To ensure your HMO buildings are fit for human habitation, there is a range of potential issues you’ll need to avoid. These include:
- water supply
What's more, if the property contains any of the 29 hazards outlined in the HHSRS regulations, it's likely to be deemed unfit for human habitation by the courts.
Another crucial piece of HMO advice for landlords is that, due to the nature of having more tenants, HMO buildings are likely to come under more stress over the course of a tenancy. Bathrooms, kitchens, floors, and doors will all take a lot more wear, so you must ensure you're prepared to respond to all reasonable repair requests with speed and efficiency.
Be sure to check that your landlord insurance policy, if you have one, is suitable for an HMO – as not all landlord insurance policies cover a house with multiple occupancies.
Buy-to-let mortgage terms for HMOs
When preparing to let an HMO, you’ll need to check your buy-to-let mortgage terms. Not all agreements allow properties to be let as HMOs, so check your terms and conditions.
If you’re unsure about something, check in with your lender or speak to a buy-to-let mortgage broker. Your agreement may allow you to get started immediately, or you may need to arrange a different type of mortgage.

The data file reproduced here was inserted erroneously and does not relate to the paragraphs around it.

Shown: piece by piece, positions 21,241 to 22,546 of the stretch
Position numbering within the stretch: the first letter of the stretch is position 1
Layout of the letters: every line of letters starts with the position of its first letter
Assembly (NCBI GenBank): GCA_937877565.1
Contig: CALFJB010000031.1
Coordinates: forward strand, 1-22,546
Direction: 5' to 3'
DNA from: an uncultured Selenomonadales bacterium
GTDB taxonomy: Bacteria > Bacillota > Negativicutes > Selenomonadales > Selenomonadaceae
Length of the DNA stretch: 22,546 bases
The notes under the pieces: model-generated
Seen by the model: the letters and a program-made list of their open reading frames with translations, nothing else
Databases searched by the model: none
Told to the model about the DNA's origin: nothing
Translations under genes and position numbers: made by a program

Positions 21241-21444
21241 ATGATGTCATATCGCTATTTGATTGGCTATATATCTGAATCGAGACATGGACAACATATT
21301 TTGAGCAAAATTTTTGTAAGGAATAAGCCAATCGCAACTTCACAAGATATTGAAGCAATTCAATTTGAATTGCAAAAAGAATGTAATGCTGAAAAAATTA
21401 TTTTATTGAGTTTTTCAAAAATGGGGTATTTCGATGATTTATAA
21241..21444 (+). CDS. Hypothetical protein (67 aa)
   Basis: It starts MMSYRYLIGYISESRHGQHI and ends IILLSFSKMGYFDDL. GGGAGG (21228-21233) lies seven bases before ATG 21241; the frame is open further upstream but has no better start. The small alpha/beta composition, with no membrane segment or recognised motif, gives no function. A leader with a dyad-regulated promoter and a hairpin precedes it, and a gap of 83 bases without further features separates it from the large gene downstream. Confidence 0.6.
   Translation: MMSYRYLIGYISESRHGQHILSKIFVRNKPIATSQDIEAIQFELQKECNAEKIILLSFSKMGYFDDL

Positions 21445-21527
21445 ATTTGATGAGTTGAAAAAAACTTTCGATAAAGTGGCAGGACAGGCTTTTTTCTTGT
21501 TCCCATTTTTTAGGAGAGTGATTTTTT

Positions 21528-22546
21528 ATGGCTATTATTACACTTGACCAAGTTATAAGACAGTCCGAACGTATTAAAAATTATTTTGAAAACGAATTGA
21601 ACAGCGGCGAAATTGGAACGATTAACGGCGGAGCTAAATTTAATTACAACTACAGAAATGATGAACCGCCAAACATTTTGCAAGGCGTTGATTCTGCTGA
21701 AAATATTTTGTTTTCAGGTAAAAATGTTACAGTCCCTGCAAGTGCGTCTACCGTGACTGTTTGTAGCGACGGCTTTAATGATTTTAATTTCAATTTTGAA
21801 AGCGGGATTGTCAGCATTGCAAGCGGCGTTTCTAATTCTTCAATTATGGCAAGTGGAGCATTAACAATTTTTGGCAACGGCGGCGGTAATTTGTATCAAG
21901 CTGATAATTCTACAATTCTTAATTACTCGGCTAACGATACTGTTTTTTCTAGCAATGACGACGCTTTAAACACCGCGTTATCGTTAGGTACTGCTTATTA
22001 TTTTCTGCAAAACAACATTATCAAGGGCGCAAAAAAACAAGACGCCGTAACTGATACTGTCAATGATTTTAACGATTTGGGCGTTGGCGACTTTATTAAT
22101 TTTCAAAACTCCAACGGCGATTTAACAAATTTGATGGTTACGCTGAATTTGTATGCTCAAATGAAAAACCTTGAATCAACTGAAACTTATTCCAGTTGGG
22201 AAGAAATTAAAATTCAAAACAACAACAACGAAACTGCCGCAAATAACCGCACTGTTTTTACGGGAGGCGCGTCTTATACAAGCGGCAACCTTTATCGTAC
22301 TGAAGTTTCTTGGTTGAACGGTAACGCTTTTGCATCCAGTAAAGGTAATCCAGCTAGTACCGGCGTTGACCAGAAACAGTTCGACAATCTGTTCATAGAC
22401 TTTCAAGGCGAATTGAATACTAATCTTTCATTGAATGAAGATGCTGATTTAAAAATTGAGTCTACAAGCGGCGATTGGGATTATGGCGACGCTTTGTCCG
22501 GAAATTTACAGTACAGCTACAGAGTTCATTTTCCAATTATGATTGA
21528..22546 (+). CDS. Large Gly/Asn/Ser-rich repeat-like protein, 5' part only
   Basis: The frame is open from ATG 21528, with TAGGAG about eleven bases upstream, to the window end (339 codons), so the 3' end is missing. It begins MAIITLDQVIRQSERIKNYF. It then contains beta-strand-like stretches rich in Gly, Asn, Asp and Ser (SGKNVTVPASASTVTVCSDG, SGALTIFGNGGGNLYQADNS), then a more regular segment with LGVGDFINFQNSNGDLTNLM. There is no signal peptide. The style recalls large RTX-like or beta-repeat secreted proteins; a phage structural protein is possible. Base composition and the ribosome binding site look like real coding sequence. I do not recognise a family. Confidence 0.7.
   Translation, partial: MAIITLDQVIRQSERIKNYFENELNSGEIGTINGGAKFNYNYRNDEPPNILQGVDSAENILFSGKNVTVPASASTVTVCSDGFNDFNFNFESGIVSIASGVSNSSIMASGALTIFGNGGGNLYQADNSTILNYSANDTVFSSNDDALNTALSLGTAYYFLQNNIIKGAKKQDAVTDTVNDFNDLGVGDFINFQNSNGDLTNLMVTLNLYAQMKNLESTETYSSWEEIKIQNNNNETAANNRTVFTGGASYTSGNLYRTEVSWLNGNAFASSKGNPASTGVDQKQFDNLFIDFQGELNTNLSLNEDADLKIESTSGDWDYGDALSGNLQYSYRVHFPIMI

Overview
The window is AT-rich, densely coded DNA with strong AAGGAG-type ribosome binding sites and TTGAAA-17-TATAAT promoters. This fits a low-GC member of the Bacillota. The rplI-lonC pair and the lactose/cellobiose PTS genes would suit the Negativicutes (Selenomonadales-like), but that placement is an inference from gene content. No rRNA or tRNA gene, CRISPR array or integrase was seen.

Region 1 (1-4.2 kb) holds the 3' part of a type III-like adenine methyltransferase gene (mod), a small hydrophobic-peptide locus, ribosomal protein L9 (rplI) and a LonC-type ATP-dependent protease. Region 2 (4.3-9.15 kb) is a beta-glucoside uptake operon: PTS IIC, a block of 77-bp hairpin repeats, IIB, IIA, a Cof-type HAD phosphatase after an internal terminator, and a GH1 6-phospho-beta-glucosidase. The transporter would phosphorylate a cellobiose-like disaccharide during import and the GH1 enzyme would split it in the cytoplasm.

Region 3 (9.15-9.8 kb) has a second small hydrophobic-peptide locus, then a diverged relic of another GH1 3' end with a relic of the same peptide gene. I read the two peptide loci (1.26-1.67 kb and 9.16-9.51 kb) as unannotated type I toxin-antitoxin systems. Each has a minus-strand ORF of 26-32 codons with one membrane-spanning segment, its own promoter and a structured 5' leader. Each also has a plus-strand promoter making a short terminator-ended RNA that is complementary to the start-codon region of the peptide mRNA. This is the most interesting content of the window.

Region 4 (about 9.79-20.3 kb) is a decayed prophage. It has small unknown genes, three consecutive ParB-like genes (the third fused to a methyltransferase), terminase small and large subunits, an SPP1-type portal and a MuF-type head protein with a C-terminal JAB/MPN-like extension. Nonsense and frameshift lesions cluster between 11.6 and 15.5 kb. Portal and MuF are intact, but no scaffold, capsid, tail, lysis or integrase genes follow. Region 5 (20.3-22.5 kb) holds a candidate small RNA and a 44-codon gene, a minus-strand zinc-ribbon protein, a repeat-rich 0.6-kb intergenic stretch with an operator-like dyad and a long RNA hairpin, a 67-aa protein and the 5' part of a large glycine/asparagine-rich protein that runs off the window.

HMO landlord insurance costs
Your HMO insurance premium depends on various factors, including the level of protection you're after and when you'd like your coverage to start. Every landlord's situation is different, so there's no 'one-size-fits-all' solution, and you need to consider what you'd like covered – from unexpected loss of rental income to costs of alternative accommodation should your HMO become uninhabitable.
HomeLet offers options, including building and contents insurance, legal expenses, and accidental damage. Get a quote today or speak to one of our expert team to receive landlord insurance HMO advice.
Why choose HomeLet for your landlord HMO insurance?
When it comes to HMO insurance, you want someone you can trust. We've been in the industry for 20 years, and we're dedicated to responding to our landlords' every insurance need. We currently provide cover for over 30,000 landlords, so you can be confident that you're safe.
Cover for your HMO buildings can begin when you like or as much as 45 days ahead of the policy start date. We also understand that things go wrong so we offer free cancellation within 14 days and if no claims have been made, then the remainder of your annual premium is refunded.
If you have any further questions about HMO insurance and starting up your HMO, contact us at 0800 035 8258 or use our Emergency Assistance Insurance helpline.
HMOs - further reading:
The links below explain the Government’s HMO requirements and how you can apply for a licence for your property:
Meanwhile, you can find additional HMO hints and tips here: